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Government to weigh up its unused IPv4s



The Office of the CTO is looking at how to make use of wasted internet addresses

The Cabinet Office has begun to investigate how it could utilise IPv4 addresses that are held by government but not currently used, as part of an effort to make more of existing IT resources.

Hadley Beeman of the Office of the Chief Technology Officer has outlined the initiative in a blogpost, saying it has brought in Ernst & Young to help look at the possibilities.

An IP address is an identifier for a computer or device on an internet protocol network. A slow transition is now in place as the old IPv4 internet protocol has been replaced by IPv6 in the allocation of new addresses. The former is being used up and IPv5 went missing with earlier transition plans.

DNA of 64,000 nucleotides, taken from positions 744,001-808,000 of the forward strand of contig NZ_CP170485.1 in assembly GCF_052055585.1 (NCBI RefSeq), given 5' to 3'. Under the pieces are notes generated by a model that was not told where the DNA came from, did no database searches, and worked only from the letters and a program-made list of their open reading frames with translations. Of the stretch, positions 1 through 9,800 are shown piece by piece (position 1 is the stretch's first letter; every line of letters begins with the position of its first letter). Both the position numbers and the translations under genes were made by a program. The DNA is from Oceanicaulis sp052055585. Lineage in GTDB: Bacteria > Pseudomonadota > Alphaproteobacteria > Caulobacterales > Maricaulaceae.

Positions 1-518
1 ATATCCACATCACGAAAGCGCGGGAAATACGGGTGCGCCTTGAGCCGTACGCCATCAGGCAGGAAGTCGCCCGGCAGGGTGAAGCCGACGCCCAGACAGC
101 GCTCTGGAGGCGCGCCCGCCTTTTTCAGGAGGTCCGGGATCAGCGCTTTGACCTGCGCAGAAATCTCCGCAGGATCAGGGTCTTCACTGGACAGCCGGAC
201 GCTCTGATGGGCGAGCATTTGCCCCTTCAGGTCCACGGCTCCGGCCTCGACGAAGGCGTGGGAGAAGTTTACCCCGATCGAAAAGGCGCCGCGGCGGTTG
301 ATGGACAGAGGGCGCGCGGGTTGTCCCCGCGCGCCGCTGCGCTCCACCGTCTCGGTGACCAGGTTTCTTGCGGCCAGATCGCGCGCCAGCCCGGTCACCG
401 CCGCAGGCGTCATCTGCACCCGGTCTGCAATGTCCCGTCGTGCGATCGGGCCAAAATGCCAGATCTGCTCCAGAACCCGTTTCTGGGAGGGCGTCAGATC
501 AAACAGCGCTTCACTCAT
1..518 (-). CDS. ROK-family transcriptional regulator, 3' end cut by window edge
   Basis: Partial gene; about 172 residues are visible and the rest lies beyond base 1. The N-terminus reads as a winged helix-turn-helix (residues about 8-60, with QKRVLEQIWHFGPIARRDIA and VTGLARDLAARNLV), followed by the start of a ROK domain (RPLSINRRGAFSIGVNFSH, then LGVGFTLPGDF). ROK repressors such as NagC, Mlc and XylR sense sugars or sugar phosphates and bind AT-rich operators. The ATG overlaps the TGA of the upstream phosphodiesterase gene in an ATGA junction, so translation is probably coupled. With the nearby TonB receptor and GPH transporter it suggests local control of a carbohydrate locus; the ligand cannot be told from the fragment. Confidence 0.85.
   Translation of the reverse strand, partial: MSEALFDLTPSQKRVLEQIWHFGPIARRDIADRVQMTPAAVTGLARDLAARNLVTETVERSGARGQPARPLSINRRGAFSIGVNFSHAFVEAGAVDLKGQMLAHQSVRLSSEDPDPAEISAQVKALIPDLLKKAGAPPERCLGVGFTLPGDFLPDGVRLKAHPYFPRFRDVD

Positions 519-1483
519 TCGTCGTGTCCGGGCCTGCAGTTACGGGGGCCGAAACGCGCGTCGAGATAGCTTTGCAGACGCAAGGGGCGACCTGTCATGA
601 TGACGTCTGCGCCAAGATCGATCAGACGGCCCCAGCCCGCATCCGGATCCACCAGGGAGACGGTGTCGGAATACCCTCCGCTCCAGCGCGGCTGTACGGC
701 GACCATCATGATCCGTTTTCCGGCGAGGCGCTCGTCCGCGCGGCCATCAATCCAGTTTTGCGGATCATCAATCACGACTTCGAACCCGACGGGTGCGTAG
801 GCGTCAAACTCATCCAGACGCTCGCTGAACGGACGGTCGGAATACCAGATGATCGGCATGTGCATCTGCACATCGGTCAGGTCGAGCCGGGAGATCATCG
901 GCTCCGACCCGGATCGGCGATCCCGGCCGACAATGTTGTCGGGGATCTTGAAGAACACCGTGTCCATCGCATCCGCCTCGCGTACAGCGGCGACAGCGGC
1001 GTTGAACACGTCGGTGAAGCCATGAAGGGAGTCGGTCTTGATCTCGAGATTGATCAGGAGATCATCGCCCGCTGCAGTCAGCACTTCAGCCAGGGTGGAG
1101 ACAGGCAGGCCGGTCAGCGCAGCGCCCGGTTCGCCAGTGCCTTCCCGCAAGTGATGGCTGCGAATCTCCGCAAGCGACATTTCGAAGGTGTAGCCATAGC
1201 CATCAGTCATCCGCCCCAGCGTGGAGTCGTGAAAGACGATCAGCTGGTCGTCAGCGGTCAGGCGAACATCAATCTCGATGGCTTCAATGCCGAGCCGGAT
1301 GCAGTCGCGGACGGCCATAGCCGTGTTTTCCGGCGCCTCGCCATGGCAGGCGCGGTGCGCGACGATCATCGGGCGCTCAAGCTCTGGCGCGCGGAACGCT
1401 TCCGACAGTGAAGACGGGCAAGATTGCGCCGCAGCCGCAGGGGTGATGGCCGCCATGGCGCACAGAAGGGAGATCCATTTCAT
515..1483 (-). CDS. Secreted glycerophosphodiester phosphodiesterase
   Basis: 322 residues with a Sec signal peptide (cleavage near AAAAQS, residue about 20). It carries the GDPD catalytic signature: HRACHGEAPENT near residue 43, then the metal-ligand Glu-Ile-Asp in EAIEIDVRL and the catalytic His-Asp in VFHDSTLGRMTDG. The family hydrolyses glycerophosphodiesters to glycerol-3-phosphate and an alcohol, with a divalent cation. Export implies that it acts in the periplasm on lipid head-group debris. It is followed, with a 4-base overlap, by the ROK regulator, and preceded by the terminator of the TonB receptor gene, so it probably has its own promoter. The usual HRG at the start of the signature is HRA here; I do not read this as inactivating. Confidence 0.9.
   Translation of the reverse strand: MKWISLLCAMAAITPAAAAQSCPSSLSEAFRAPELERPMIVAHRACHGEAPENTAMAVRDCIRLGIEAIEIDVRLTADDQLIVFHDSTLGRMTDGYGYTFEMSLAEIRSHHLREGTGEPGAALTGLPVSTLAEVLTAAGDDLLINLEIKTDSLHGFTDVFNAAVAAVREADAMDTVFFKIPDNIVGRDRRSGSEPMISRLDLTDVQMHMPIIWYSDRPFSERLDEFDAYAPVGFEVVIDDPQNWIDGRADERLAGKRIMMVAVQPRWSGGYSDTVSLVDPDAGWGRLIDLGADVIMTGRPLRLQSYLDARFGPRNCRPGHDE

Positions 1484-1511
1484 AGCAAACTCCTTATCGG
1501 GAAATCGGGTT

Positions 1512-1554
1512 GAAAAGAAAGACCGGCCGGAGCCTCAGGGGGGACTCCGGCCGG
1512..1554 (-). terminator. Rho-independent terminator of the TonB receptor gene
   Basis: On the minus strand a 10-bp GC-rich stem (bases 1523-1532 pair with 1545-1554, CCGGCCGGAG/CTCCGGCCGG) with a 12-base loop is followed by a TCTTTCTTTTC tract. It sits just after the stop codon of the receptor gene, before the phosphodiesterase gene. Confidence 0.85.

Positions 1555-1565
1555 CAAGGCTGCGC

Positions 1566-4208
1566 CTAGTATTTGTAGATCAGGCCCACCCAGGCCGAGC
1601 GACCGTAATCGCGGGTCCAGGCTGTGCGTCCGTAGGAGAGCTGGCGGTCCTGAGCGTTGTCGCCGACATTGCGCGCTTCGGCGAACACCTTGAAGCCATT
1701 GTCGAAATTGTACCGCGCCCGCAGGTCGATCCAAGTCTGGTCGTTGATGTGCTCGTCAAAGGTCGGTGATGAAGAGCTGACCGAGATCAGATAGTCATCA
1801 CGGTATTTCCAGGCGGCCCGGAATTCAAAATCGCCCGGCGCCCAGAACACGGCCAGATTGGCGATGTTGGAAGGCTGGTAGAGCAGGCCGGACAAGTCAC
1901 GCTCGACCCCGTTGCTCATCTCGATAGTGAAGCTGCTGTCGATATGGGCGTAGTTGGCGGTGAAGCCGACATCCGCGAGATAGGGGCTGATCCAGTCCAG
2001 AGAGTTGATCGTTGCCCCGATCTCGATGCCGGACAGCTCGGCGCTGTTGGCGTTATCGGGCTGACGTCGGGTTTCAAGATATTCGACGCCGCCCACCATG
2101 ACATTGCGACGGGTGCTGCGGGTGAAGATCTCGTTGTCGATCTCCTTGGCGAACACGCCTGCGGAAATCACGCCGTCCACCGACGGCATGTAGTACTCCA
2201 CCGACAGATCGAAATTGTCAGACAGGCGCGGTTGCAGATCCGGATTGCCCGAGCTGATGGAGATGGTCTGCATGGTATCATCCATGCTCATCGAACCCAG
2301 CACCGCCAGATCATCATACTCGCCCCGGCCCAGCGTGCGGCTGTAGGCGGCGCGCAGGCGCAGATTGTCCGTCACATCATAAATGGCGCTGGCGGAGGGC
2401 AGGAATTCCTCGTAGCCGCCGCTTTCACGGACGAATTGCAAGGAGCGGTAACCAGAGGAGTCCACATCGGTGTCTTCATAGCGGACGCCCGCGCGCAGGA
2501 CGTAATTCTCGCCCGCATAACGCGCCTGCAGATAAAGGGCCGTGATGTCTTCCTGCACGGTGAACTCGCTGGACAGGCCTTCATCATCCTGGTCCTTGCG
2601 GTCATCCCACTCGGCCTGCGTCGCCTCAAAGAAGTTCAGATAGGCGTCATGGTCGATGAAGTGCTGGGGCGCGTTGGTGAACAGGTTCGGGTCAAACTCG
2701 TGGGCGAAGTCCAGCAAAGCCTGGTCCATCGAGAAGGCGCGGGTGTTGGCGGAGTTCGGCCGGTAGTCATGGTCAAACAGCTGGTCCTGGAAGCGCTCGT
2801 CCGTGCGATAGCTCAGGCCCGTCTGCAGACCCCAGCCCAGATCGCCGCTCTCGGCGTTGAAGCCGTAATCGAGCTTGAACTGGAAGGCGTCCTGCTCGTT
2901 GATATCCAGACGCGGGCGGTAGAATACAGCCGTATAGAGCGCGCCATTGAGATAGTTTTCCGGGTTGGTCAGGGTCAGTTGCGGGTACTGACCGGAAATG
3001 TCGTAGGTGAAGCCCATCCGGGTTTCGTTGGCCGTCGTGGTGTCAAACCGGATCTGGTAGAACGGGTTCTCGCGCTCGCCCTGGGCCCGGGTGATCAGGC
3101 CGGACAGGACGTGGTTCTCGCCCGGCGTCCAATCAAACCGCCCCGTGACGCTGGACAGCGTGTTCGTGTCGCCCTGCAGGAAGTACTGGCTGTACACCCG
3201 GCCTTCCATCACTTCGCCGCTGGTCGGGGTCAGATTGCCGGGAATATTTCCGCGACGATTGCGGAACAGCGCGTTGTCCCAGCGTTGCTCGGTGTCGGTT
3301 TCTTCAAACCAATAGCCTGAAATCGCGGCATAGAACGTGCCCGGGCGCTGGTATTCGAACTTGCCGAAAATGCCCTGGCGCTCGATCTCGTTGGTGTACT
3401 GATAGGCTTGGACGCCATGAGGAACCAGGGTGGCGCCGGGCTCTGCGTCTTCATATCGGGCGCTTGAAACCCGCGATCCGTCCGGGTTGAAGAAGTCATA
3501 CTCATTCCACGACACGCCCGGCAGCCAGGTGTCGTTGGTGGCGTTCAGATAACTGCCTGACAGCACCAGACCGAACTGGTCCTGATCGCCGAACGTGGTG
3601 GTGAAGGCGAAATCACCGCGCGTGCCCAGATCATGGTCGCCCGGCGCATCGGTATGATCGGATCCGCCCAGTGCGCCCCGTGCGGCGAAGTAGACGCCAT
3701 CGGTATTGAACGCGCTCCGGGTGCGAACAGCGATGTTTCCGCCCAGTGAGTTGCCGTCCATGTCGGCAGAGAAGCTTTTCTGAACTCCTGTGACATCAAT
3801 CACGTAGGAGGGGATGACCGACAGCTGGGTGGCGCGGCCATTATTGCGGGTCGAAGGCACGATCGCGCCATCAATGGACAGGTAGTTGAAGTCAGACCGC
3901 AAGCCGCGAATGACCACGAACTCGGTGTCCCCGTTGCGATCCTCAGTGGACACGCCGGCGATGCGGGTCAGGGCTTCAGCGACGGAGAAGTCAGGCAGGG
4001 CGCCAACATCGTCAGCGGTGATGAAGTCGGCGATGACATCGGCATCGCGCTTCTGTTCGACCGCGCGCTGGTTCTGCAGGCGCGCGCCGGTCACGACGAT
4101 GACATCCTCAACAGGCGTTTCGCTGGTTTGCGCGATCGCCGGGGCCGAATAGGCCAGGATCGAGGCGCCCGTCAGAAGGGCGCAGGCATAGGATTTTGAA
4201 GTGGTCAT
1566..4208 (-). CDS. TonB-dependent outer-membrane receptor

While Beeman provides no estimate of the possible number of unused addresses, she suggests there is a significant number, citing observations from officials at the Department for Work and Pensions. They could be sold or reused.

"This period of discovery is a useful one to see what value we have hidden in our existing technology," she says. "We may be able to better use our network assets, like addresses, both by freeing them up for someone else to use, and by releasing some value from things we aren't using to their fullest potential."

The potential could be limited by the fact that IPv4 contains 32-bit addresses while IPv6 has 128 bits available. While the vast majority of internet traffic is still on the 4.3 billion IPv4 addresses and many networks cannot use IPv6, as there are problems around interoperability, the latter will become more important as it has the potential to provide trillions of addresses.

Image: cable by Adhikarimahesh, Wikimedia, Creative Commons (CC BY-SA 3.0)

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